Fund assists in publishing manuscripts

By Kelly Canright

Arizona Daily Wildcat

Faculty members who wish to publish can receive monetary help through the Provost's Author Support Fund.

Martha Gilliland, the vice provost for academic affairs, said that faculty members who have written manuscripts for non-personal-profit purposes are eligible to receive funding from the Provost's Author Support Fund.

Publishing houses often require writers to cover some of the costs when a manuscript is being produced as a book.

"Although the sums of money are not great, this fund does assist faculty in the publication of their scholarly work," Provost Paul Sypherd said. "If the funds did not exist, they would have to pay out of their own pocketbooks which would be an unusual situation."

"The money is allocated out of the Provost's discretionary funds," Gilliland said. "Four years ago, we had $10,000, but when the entire university went through budget cuts, the funding decreased to $5,000."

The publishing houses have different rates for different types of books. An arts book with illustrations could require thousands of dollars, but that is unusual, Gilliland said. "We tend to grant funds in the few hundred dollar range."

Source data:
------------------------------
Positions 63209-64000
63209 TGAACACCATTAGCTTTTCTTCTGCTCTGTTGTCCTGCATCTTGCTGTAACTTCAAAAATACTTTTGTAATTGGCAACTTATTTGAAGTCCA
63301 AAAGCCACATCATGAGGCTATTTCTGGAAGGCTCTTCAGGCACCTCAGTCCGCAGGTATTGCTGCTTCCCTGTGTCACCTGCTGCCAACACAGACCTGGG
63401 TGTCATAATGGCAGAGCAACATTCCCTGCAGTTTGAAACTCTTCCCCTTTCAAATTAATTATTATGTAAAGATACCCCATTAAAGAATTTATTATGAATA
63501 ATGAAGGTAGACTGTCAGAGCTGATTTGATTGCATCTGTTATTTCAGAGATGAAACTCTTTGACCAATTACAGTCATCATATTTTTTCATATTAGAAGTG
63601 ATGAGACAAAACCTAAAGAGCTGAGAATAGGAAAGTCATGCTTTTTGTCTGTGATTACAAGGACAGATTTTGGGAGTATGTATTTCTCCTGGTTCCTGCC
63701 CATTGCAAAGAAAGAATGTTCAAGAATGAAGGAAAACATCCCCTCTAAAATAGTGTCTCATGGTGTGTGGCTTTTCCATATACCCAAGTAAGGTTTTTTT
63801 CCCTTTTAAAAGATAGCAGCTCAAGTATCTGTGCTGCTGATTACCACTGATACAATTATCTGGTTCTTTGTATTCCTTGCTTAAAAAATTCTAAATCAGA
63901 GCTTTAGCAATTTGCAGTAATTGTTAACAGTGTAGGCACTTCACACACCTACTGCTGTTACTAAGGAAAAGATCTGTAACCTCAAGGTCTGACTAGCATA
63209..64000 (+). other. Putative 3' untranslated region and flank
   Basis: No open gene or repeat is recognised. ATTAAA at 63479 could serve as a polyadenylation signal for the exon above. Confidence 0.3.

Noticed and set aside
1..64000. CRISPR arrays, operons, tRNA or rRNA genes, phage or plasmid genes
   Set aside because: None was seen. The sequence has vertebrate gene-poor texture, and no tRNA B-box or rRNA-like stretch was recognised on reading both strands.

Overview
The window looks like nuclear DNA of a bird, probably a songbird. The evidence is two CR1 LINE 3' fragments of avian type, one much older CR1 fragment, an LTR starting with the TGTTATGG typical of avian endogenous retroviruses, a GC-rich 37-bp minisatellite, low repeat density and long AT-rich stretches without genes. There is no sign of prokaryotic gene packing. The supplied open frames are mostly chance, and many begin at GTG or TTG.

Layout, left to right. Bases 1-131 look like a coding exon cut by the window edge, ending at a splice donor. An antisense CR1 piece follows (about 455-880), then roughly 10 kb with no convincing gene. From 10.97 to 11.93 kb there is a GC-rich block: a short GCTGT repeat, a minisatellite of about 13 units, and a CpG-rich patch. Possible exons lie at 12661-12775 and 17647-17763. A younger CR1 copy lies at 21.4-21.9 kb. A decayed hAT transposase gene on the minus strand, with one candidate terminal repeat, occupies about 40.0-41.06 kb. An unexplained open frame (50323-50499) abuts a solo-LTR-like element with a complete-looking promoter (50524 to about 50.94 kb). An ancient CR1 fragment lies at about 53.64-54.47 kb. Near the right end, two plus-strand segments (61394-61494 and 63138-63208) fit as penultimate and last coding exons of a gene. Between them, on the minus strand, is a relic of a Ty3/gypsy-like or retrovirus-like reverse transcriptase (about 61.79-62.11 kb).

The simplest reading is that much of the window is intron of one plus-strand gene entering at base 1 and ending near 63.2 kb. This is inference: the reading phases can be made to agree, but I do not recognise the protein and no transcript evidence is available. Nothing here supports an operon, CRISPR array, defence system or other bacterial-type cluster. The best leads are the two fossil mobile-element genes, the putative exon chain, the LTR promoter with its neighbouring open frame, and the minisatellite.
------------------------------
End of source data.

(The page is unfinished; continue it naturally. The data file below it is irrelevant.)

UA faculty members whose manuscripts have undergone a national review process are eligible, Gilliland said.

Manuscripts are sent out to experts for feedback during the review process.

"Each author will make their case. A book that is going to have a big market and won't have high costs will be viewed favorably," Gilliland said.

The manuscripts will be reviewed by a committee comprised of faculty from different colleges, Gilliland said. This is to recognize that there are different norms in different colleges.

English professor Gerald Monsman, who participated on the committee last year, said, "The applications will be judged on a number of things. Certainly, it would be the value of research to the intellectual community and other people who would be concerned with the topics of research."

Applications that have not been reviewed nationally or do not benefit the institution will be given lower priority, Gilliland said.

Those applications that have not yet been accepted for publication will be excluded entirely from consideration, she said.

"Every application is judged on its own terms," Monsman said. "The depth. The insight. The vision of the scholarship and how valuable that is to the intellectual community is what we base our judgment upon."

"There was a fairly high correlation between the number of people who applied for funding and those who were awarded. However, we didn't always fund for the full amount requested," Monsman said.

The ad hoc review committee is being formed and will review proposals and recommend awards later in the year, Gilliland said.

"I think this is an important means of assisting our faculty in publishing their scholarship," Sypherd said.

Read Next Article